Every company wants high performers. They’re more productive, highly driven, can save you money on hiring and, if you can keep them around long enough, they have the potential to do great things for your organization. But when it comes to attracting them, it seems companies are still stuck with their outdated ideas of talent acquisition. They’re still trying to attract high performers with compensation, and this isn’t the way to go about it. What’s the key to recruiting high performers? Compassion.
Money isn’t Everything
As the working world shifts more and more in Millennials' favor, what the workforce wants from workers changes as well. In the next ten years, they’re predicted to make up approximately 75% of the workforce. This means companies need to hire for loyalty and longevity now if they want a forward-facing workforce.
Millennials are taking up 75% of the workforce in 10 years. Start moving forward in the workforce like this:
What do Millennials have to do with compensation? Quite a bit, even if Millennials themselves want less do with money than their parents did. For them, working for a company that has a similar worldview and fosters a great work ethic, is more important than money. Fifty-three percent of Millennials are more interested in volunteer opportunities than they are compensation when it comes to picking a job. Millennials want more compassion in the workplace, and volunteering is only a piece of that.
Why Compassion Matters
According to all the movies you’ve ever seen about the big bad business world, you can’t let your culture become the dramaticized, brutal environment they depict. People have written guides about how to get through the more competitive and demanding parts of business. Business can be a tough world. That doesn’t mean candidates will force themselves into slogging through a competitive work environment just to make a bit more money. If compensation no longer matters as much as it used to, then the next important thing would be to work at a job you like.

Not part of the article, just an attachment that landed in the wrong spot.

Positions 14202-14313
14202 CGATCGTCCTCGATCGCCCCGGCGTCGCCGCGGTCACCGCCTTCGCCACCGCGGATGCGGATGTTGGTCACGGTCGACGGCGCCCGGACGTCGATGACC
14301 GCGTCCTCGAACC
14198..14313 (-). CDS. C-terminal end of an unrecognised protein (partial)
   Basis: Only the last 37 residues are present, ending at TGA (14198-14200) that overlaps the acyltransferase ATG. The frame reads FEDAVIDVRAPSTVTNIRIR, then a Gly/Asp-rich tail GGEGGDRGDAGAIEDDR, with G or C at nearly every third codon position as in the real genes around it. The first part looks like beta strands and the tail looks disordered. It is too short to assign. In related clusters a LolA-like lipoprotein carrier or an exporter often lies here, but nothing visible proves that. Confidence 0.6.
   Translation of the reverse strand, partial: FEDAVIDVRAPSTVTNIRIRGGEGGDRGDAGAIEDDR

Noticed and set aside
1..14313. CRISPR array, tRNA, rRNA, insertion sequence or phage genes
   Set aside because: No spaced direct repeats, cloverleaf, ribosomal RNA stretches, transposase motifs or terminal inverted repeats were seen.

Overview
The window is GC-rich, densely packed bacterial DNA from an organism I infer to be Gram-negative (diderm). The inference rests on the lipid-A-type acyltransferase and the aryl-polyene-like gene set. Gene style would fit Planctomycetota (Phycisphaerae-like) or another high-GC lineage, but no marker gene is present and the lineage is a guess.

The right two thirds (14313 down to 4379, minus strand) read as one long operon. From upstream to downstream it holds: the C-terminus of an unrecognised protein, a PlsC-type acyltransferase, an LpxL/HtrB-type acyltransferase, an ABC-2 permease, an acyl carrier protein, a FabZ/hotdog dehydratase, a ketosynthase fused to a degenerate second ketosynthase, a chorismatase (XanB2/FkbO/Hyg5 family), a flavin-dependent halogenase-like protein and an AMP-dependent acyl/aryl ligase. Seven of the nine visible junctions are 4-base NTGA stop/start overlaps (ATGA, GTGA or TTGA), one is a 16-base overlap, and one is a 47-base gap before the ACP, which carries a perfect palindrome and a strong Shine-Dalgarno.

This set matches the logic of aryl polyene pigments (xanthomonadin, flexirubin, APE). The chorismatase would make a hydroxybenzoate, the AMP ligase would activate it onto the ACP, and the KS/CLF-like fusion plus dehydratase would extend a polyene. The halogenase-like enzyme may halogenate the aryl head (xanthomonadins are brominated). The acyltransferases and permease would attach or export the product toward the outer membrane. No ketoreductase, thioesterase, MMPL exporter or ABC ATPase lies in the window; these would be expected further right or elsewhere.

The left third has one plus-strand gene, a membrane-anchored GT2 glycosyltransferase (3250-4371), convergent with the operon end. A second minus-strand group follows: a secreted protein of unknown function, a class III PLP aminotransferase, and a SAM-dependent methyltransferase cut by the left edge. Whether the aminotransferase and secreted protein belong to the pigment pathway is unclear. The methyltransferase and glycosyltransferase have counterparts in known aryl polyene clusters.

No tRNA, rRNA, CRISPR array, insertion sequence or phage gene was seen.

Compassion at work overrules a competitive work environment. Read more about our evolving workforce:
And it’s exactly what candidates are doing. A recent survey by non-profit workplace advocates Catalyst revealed that 46% of women and 44% of men who earned their MBA degrees from 1996 to 2007 were likely to find a new job if their current one didn’t match the culture they had envisioned. In general, they preferred constructive, compassionate cultures, where collaboration overtook competition as the most valued trait.
Compassion matters. It’s what candidates want, and how companies should refocus their culture and recruiting efforts.
Incorporating Corporate Compassion
How can you attract high performers using compassion? It’s simple, but difficult: build a better workplace. You can also build your candidate profile around high performers instead of simply around the positions you plan to fill, as we’ve covered before. In short, you want to give high performers job satisfaction by giving them a job they can grow into.
Satisfaction is about more than the work, however, and many high performers want to do more than their jobs. They want to be around people they care about. As a recent study published in the Administrative Science Quarterly, building a workplace founded companion love (i.e., compassion and friendship) prompts employees to remove their shells, leading to higher employee engagement across the board. This helps high performers as well, since they’ll feel better about working with people they like, contribute higher productivity and stick around longer.
The workforce shift from compensation to compassion doesn’t mean people don’t want to be a fair wage for their work. Rather, it means employees have started realizing that there’s more to life than money, and have finally begun making strides to implement their desires into their work. And when you begin following their lead, your business will be much more ready to take on the high performers you’re looking for.
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